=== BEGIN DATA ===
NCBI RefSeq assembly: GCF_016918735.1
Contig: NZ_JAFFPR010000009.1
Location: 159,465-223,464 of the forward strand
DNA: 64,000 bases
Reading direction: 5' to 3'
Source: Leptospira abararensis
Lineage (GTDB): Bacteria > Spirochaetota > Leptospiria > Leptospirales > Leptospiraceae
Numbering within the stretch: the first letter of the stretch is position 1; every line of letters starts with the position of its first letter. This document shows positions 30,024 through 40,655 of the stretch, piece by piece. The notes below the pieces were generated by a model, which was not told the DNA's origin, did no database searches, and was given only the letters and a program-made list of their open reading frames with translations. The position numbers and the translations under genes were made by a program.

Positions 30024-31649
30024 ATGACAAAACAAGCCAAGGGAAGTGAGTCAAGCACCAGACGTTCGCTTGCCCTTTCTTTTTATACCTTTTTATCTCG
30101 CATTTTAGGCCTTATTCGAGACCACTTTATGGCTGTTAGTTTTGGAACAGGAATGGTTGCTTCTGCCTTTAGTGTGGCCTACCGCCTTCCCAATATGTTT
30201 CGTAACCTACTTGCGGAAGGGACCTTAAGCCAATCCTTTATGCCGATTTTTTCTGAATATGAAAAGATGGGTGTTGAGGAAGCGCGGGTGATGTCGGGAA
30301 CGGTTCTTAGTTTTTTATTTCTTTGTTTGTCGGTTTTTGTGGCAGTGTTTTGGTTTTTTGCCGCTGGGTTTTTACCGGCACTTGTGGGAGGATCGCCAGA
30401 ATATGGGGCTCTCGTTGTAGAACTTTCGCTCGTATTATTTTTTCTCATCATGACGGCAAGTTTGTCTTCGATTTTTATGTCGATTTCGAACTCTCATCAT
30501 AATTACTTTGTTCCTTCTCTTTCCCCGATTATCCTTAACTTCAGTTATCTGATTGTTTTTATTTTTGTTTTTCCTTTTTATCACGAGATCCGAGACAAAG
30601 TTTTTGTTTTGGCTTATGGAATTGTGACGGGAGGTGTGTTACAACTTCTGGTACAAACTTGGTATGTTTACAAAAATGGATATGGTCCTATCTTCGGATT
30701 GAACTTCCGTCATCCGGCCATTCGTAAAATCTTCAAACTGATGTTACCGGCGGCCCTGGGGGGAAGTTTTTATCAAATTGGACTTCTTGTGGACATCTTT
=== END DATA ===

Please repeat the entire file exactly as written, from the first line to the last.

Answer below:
NCBI RefSeq assembly: GCF_016918735.1
Contig: NZ_JAFFPR010000009.1
Location: 159,465-223,464 of the forward strand
DNA: 64,000 bases
Reading direction: 5' to 3'
Source: Leptospira abararensis
Lineage (GTDB): Bacteria > Spirochaetota > Leptospiria > Leptospirales > Leptospiraceae
Numbering within the stretch: the first letter of the stretch is position 1; every line of letters starts with the position of its first letter. This document shows positions 30,024 through 40,655 of the stretch, piece by piece. The notes below the pieces were generated by a model, which was not told the DNA's origin, did no database searches, and was given only the letters and a program-made list of their open reading frames with translations. The position numbers and the translations under genes were made by a program.

Positions 30024-31649
30024 ATGACAAAACAAGCCAAGGGAAGTGAGTCAAGCACCAGACGTTCGCTTGCCCTTTCTTTTTATACCTTTTTATCTCG
30101 CATTTTAGGCCTTATTCGAGACCACTTTATGGCTGTTAGTTTTGGAACAGGAATGGTTGCTTCTGCCTTTAGTGTGGCCTACCGCCTTCCCAATATGTTT
30201 CGTAACCTACTTGCGGAAGGGACCTTAAGCCAATCCTTTATGCCGATTTTTTCTGAATATGAAAAGATGGGTGTTGAGGAAGCGCGGGTGATGTCGGGAA
30301 CGGTTCTTAGTTTTTTATTTCTTTGTTTGTCGGTTTTTGTGGCAGTGTTTTGGTTTTTTGCCGCTGGGTTTTTACCGGCACTTGTGGGAGGATCGCCAGA
30401 ATATGGGGCTCTCGTTGTAGAACTTTCGCTCGTATTATTTTTTCTCATCATGACGGCAAGTTTGTCTTCGATTTTTATGTCGATTTCGAACTCTCATCAT
30501 AATTACTTTGTTCCTTCTCTTTCCCCGATTATCCTTAACTTCAGTTATCTGATTGTTTTTATTTTTGTTTTTCCTTTTTATCACGAGATCCGAGACAAAG
30601 TTTTTGTTTTGGCTTATGGAATTGTGACGGGAGGTGTGTTACAACTTCTGGTACAAACTTGGTATGTTTACAAAAATGGATATGGTCCTATCTTCGGATT
30701 GAACTTCCGTCATCCGGCCATTCGTAAAATCTTCAAACTGATGTTACCGGCGGCCCTGGGGGGAAGTTTTTATCAAATTGGACTTCTTGTGGACATCTTT